Cancer Communication Research Center

A new beginning for the Cancer Research Network


The set of researchers and their history of institutional agreements that comprise the Cancer Research Network in the U.S., embedded within the HMO Research Network, kicked off a fourth round of funding from the National Cancer Institute.  This new 5-year award represents a departure for the CRN.  Its previous awards from NCI supported research projects at CRN site healthcare organizations such as Group Health Research Institute in Seattle, with the promise of comparative studies across the 15 or so member HMOs.  The new CRN award is an infrastructure grant, meaning that those investigators and staff supported by the award have the responsibility of identifying, helping, and supporting other researchers from outside and inside the CRN to draft and submit new research proposals and then conduct those studies.

All sorts of cancer-related project ideas are going to be encouraged as long as they propose to take advantage of the CRN as a resource for conducting studies.  The big advantage of the CRN is that it is a window into large HMOs with very large patient populations, as well as the docs and staff who serve those patients.  So issues of cancer communication, both prevention and care, can move right to the forefront.  As can proposals for studying dissemination and implementation, either in observational or intervention designs.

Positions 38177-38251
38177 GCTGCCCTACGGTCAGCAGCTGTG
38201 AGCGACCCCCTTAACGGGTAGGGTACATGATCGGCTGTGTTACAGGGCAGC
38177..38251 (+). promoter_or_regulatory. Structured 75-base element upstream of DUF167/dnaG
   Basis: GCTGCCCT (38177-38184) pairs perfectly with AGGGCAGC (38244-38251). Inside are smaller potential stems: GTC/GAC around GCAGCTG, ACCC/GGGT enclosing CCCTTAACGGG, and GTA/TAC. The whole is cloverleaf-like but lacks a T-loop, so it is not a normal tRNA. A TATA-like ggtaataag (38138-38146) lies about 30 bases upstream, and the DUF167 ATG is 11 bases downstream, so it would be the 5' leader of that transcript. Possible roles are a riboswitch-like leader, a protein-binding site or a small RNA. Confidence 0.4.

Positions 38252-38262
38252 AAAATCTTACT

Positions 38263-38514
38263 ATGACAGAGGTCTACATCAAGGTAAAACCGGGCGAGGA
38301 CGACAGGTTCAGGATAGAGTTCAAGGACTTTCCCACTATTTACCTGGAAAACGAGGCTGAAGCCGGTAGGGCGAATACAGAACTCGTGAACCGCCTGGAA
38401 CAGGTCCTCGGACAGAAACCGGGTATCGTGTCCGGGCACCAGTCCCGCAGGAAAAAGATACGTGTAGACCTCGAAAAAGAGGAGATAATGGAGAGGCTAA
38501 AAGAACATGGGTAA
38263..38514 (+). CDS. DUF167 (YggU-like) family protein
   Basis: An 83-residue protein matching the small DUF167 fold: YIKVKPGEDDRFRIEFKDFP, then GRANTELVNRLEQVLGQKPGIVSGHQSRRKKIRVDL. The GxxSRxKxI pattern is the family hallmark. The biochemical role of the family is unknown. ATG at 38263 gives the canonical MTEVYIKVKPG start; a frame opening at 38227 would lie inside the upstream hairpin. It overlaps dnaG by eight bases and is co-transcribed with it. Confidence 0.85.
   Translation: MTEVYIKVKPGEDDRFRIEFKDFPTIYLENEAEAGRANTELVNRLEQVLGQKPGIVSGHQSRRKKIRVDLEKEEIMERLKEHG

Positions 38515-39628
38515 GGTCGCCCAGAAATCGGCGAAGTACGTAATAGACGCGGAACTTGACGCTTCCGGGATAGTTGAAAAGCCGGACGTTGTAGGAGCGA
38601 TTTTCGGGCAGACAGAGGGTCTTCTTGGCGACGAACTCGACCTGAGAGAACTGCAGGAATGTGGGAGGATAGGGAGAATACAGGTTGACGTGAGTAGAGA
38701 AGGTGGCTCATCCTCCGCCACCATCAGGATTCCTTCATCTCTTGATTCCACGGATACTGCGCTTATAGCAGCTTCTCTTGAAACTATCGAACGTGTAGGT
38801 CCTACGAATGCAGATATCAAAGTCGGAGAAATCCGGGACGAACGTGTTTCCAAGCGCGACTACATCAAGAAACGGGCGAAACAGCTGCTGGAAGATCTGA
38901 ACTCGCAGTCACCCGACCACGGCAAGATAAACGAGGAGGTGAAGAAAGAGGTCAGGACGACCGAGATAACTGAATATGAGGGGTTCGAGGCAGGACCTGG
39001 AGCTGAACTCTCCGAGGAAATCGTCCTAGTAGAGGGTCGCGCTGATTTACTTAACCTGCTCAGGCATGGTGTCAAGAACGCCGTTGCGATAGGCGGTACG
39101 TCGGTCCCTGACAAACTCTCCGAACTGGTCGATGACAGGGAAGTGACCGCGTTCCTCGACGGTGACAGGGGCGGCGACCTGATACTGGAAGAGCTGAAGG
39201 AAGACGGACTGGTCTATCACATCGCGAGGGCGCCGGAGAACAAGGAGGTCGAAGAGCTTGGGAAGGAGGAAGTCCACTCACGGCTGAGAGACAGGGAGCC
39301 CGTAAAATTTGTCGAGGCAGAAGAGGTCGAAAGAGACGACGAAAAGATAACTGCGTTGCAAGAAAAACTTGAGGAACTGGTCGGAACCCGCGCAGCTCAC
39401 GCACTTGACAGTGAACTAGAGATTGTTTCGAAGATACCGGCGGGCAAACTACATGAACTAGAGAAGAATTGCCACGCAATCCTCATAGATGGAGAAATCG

Since these HMOs are care organizations rather than research organizations, relationships have to be built to successfully meet the stakeholders, collaborate, and engage the care delivery systems at each site.  But the reward can be access to truly impressive data systems, since each of these HMOs has sophisticated electronic medical record systems that can be queried to immediately show every "touch" or communicative encounter between providers and patients longitudinally, and the complete patient record of disease, physical conditions, perscriptions, and behavior modifications. 

Have ideas?  Contact me: 

Jim Dearing
Director/PI, CCRC

Written by CCRC at 08:05




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